Old, old evils have emerged again during the past year.  The church is called to follow Jesus into this trouble and to work for life in the midst of so much death.  Yet, it is easier to run away into the wilderness--afraid, depleted and defeated.  Our prayers to God are not about engaging the trouble and righting the wrongs--but are filled with surrender and despair.  Perhaps we, like Elijah, might pray, "It is enough, O LORD, take away our life, for we are no better than our ancestors."

We have not been stirred to take a stand to make this world a better place. Rather we are content to sit, to slumber, and to starve away under our solidary broom tree. Jesus calls us to bridge the racial divides, to welcome the strangers, and to befriend the friendless. Jesus calls us to overcome our fears with faith, to leave this world better than we found it, to heal the ancient wounds and to raise one another up with the love of Christ.

We cannot do this on our own strength. But, an angel still appears in the wilderness, saying, "Get up and eat, or otherwise the journey will be too much for you." The food is provided from beyond our resources. God’s providential and generous care enlivens us and moves us to ministry in broken, conflicted places of the world.

Or amid the terrible drug epidemic in our own state, what have we done to make a difference? When spent syringes are found in
playgrounds and ball fields, how can we close our eyes and slumber away? In our state, the number of drug-related deaths in 2014 was well over 300, a third more than the previous year. It has been reported that drug fatalities are higher than highway deaths in New Hampshire this year. This is not so much about crime rates as it is a measure of the soul of our society. People are wasted. People feel useless. People—including our teens and young adults—are giving up on life and giving in to death. And the church wonders whether its ministries with children, youth, and families can make some difference. The angel still comes, commanding us, "Get up and eat, or otherwise the journey will be too much for you." You cannot do this on your own, but with God’s help, you will make a difference.  It is time for the angel to poke us and prod us and save us, that we might be God's prophet Church in the world.  "Get up and eat, or the journey will be too much for you."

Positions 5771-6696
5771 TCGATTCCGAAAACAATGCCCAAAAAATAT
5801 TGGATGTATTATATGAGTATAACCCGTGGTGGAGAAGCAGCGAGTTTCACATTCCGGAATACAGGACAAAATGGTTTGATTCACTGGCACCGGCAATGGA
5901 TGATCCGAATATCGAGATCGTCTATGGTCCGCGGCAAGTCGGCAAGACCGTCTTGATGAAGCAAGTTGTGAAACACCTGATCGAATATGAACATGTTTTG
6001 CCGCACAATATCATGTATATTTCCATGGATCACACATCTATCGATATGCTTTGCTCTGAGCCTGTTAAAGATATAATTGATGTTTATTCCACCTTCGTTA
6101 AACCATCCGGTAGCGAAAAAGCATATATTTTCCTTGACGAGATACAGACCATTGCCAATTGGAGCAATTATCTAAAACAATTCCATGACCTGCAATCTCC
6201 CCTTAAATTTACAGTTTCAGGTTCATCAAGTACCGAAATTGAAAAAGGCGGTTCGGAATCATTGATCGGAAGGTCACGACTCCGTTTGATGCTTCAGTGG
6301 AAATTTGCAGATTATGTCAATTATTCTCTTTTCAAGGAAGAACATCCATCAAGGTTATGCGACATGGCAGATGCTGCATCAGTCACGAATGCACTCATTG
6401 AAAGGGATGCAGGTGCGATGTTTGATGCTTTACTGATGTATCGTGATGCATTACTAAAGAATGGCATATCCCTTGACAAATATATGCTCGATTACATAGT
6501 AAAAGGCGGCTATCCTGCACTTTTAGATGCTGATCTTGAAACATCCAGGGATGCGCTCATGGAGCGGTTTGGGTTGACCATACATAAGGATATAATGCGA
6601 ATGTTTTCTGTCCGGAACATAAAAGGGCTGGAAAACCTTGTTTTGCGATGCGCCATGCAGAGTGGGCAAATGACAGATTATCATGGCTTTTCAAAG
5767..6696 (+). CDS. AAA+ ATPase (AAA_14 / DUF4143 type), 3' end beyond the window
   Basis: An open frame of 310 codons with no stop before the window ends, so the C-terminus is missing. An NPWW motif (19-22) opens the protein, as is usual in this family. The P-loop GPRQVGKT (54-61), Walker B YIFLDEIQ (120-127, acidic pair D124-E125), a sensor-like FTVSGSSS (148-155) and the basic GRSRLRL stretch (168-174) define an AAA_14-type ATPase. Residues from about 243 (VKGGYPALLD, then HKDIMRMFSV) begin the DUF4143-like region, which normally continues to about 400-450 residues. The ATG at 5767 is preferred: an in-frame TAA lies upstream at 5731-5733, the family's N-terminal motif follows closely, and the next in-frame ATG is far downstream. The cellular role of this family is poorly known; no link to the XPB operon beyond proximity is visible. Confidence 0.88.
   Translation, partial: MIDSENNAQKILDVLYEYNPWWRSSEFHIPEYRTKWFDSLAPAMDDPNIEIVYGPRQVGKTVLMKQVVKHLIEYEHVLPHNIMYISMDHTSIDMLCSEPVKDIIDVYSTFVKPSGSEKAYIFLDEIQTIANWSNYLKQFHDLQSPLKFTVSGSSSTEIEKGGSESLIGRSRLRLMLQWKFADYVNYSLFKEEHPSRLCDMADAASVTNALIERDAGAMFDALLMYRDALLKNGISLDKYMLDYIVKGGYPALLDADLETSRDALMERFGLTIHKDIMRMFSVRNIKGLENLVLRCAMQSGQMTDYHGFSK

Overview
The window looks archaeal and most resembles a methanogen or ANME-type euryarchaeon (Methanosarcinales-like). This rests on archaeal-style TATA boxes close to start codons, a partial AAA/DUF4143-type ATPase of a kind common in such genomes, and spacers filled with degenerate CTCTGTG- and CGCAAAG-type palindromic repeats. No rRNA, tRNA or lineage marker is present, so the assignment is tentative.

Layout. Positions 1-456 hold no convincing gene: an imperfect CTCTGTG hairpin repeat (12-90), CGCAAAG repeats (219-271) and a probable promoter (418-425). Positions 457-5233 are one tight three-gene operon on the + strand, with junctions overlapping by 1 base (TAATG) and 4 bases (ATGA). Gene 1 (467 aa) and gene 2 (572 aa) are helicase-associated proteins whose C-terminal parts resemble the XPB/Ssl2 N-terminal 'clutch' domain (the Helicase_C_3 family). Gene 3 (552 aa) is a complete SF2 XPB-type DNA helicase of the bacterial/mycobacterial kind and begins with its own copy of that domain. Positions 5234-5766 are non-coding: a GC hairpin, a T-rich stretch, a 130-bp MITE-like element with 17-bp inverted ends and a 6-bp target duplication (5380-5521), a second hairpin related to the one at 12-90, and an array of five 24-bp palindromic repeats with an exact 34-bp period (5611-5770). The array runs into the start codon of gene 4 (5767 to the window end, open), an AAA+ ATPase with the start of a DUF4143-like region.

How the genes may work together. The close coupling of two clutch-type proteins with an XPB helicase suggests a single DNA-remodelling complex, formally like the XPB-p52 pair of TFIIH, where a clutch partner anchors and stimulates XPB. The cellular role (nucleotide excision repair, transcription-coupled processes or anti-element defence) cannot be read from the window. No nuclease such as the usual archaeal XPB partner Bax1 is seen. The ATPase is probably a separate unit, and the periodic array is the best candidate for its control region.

God still has a plan and purpose for the church. We see that as we follow Jesus into the world. Jesus is our food and our drink. Jesus is the Bread of Life. He promises us, "I am the bread of life. Whoever comes to me will never be hungry, and whoever believes in me will never be thirsty." He leads us to eternal life. Whenever we commune with Christ—whether at the Communion table or in our daily prayers and study—we take him to heart and he strengthens our hearts. He is with us, giving us the courage to face the challenges in our home and the troubles in our streets.  As our Statement of Faith proclaims, "He calls us into his church to accept the cost and joy of discipleship, to be his servants in the service of others."  He raises us now and in the hour of our death. He feeds us, so that we may make this journey and be his faithful church

So, dear friends in Christ, today we are invited to get up and to taste and see God’s goodness. Happy are those who take refuge in Christ. They will find life, and they will change the world. Do not despair. You are not alone. You are never alone. Keep faithfully serving and loving, assured that your service is not in vain.

Tuesday, June 30, 2015

Called to be Courageous

There are stories that shape our identities.  Some attitudes we carry are instilled in us from birth as we listen to the counsel of our elders.  One of those stories in my family of origin came from grandparents who had lived through the Great Depression.  They were not interested in investing in the stock market because they had seen how the Market Crash of 1929 had personally affected their lives.  A dusty box of worthless stock certificates stored in the attic remained as a symbol of that painful time.

Another story that was told around the kitchen table had to do with serving on the church board, the store board, or the bank board.  We were taught to shy away from such responsibilities.  When the local bank was sold, board members were scrutinized and criticized.  When the time came for the sale of the local mercantile, the board members were subject to many questions.  Those board members were our long-time neighbors and friends.  We did not seek such responsibility.  Members of my family would never respond to an invitation to serve in such a public way.  We were cautious followers, who refused to assume the risk of leadership.

So, what happened with me?  What story has shaped my identity more than those formative family stories?  Sometimes I think, "It certainly might have been a different, easier life had I never left the place where I was born."  If only I could have avoided the responsibilities that are required with leadership, being in close contact and conversation and--in those pivotal, defining moments--being out front.  What story has given me such courage?

The preacher when I was ordained chose the call of Jeremiah as model for my own calling to ministry and leadership in the United Church of Christ.  I've never forgotten the text:

Now the word of the LORD came to me saying,
"Before I formed you in the womb I knew you,
and before you were born I consecrated you;
I appointed you a prophet to the nations."

Then I said, "Ah, LORD GOD! 
Truly I do not know how to speak,
for I am only a boy."

But the LORD said to me,
"Do not say, 'I am only a boy';
for you shall go to all to whom I send you,